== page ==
Afterwards, he’s packing up all this stuff and getting ready to slide out. I kind of just softly put myself in his walking path. I was like “Yo, you did a dope job. I’m Namir, we’ll know each other soon.” And I just left it at that. Years later, he ends up reaching out to me to do Aphelion’s and to sign with Mello, which was cool. So through that I became more familiar with his beats, more familiar with his work, because I wanted to do my research. I found out that he had work with Jeremiah Jae. He’s worked with some of my favorite rappers. Not to mention, his project with Solemn Brigham.
MM: During the song “Imaginary Everything,” you have a line where you say, “I want to win a Grammy just to stunt on your family.” You mentioned the Grammys a few times in this album, and most artists look at the Grammys as a “made it” moment. So how do you define success?
NB: Man, I don’t know. I detest the Grammy’s, to be honest. I want to go to the Grammy’s just so I could be a hater. If I do win an award, I want to be able to go up there and be like, “Yo, this is cool, but children at whatever age, don’t equate this to everything.” There’s so much more out here; there’s so much influence out here. What success looks like for me is having one of those documentaries like “The Black Godfather,” one of those really deep and in depth, behind-the-music documentaries where you just have people from all over the world, musicians, actors, producers, filmmakers, everybody pretty much just speaking about how important I was to the culture. Like, what I did for people and what I did for the world, music and pretty much everything at large. That’s my idea of success, not winning a Grammy. The only reason why I would want to win a Grammy is so I can just stunt on your family. That’s it. [Laughs]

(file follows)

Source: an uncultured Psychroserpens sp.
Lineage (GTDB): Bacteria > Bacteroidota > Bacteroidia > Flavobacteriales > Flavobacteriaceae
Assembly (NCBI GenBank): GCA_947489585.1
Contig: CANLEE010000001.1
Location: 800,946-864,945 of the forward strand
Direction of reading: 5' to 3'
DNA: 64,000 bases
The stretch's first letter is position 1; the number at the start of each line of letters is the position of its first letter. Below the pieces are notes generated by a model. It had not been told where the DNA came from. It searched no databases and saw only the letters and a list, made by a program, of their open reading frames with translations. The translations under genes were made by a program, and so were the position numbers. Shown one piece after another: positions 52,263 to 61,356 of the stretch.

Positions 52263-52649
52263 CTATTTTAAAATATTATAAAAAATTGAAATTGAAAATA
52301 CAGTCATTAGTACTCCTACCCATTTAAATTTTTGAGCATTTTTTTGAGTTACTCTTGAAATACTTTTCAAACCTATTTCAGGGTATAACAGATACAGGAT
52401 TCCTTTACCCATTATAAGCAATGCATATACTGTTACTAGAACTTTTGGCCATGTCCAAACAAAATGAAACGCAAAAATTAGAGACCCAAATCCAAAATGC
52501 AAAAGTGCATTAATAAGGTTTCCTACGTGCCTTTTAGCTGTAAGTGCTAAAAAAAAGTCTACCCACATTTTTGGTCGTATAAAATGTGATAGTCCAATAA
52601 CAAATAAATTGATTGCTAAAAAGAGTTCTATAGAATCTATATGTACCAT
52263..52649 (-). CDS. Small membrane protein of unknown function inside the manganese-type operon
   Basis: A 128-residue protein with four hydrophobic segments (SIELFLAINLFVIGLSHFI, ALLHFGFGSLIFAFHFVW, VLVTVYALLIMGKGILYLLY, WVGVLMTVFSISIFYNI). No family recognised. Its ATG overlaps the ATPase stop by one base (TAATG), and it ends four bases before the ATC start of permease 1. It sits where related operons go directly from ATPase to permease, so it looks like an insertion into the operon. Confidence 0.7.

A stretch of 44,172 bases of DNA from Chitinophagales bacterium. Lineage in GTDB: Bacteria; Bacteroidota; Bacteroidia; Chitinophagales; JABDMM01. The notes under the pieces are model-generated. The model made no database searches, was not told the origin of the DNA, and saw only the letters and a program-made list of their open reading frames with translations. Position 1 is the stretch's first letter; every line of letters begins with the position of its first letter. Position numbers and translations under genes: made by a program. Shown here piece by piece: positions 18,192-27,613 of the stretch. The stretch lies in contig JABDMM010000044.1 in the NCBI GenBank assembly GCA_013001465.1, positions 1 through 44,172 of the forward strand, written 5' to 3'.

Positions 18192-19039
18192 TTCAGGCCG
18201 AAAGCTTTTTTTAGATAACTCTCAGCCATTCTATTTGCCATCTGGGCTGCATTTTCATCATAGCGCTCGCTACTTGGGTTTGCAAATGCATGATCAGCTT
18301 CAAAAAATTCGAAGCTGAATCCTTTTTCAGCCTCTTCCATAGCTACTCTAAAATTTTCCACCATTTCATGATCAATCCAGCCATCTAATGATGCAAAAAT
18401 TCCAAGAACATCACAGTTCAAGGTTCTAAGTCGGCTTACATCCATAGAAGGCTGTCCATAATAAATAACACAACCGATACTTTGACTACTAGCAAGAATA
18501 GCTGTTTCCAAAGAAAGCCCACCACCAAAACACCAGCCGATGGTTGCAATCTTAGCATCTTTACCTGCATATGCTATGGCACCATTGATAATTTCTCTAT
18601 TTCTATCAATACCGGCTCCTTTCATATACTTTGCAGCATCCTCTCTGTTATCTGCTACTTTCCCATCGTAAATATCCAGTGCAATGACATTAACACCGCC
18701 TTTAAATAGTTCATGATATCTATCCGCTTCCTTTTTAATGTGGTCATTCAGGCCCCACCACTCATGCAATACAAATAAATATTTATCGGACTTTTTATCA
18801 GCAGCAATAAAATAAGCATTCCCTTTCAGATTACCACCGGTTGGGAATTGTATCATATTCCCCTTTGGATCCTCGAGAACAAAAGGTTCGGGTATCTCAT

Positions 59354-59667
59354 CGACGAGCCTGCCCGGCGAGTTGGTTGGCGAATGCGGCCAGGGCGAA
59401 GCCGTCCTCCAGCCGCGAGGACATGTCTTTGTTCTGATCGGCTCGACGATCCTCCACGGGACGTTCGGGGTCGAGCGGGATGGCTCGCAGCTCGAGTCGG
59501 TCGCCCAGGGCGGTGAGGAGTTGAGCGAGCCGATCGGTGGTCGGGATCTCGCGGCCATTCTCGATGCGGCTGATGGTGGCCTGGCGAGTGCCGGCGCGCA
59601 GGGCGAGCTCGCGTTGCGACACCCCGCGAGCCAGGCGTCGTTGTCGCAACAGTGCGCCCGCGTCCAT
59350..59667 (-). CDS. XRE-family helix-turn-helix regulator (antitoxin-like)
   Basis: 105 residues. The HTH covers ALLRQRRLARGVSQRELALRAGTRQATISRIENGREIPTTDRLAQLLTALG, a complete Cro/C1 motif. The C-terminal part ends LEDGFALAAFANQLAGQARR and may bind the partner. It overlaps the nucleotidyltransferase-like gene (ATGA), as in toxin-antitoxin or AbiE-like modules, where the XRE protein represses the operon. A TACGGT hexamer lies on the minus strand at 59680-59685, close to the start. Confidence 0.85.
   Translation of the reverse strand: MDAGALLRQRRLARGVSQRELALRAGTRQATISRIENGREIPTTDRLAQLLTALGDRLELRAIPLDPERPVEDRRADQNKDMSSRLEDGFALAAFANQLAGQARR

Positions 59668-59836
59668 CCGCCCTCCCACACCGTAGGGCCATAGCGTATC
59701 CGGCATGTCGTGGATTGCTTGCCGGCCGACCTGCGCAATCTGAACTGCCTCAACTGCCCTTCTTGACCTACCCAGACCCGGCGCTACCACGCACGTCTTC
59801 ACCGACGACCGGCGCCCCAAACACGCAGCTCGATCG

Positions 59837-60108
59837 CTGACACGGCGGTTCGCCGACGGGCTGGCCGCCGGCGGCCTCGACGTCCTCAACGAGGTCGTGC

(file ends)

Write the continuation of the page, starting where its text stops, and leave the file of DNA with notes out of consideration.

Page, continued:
MM: In your album description, there is a great line about you talk about how most artists lean toward either hyper realism or wild futurism. What makes you explore both of those elements in your music?
NB: I guess just how I grew up, man. We watched science fiction movies and we looked towards the future because we weren’t happy with our present. But at the same time our present was really real and it was just as important than us retreating into our imaginations. So, yeah, man, we essentially had to walk a line of both.
When you think about Sun Ra as an Afrofuturist and a slightly Afro Surrealist, you think about the music that he created, the world that he put himself in, but he also was a real person who dealt with the reality of being who he was in the state of America. He never forgot that, and he never became too wrapped up in the futurism that he forgot about what Black people meant to him and what he could transform Black people meaning to the world. That was something that stuck with me, especially from listening to his Berkeley lectures. I feel like it’s important for me to be able to put myself and my people in that time period, but at the same time, give an element of realism to relating all of that to things that I go through currently, ideas that I have currently, concepts that I’ve created in my head currently. It’s a way to stay grounded and to not lose people. Yeah, the future is cool, but not everybody can just really rock science fiction like that. You need a certain element to just ground people.